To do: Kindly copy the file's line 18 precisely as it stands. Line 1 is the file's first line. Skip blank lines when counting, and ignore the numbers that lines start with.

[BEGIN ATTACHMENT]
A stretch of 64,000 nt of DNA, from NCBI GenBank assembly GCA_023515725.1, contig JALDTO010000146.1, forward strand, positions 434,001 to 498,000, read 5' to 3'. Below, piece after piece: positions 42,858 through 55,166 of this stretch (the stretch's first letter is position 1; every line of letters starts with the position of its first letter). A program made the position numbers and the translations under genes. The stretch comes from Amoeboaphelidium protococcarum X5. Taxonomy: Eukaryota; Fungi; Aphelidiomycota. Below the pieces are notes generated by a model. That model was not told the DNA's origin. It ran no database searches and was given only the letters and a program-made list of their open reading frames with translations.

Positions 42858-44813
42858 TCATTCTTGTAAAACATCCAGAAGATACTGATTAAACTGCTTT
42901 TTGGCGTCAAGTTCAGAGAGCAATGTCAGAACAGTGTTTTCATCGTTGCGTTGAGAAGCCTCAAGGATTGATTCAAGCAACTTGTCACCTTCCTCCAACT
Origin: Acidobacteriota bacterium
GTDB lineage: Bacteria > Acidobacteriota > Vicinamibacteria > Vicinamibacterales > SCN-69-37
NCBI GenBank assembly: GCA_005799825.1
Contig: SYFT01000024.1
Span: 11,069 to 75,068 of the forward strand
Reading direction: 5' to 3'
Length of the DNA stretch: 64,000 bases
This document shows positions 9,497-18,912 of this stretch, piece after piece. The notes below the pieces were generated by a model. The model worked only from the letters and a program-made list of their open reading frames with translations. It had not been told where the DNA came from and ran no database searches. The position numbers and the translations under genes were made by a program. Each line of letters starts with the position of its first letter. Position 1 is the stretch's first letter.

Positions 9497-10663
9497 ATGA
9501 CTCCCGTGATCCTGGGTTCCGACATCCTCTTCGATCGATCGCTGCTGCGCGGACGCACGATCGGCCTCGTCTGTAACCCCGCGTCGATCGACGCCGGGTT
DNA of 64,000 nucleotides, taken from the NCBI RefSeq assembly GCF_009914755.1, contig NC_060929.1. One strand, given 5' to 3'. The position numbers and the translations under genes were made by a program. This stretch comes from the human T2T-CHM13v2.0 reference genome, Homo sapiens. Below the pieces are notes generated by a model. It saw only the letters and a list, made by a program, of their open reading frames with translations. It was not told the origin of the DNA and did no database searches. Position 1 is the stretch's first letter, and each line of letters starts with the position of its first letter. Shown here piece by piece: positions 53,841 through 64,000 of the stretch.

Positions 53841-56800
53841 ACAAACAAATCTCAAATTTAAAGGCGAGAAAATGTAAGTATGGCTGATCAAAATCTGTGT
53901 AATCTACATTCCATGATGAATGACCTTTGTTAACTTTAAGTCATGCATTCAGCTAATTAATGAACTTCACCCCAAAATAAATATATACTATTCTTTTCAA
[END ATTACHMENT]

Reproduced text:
53841 ACAAACAAATCTCAAATTTAAAGGCGAGAAAATGTAAGTATGGCTGATCAAAATCTGTGT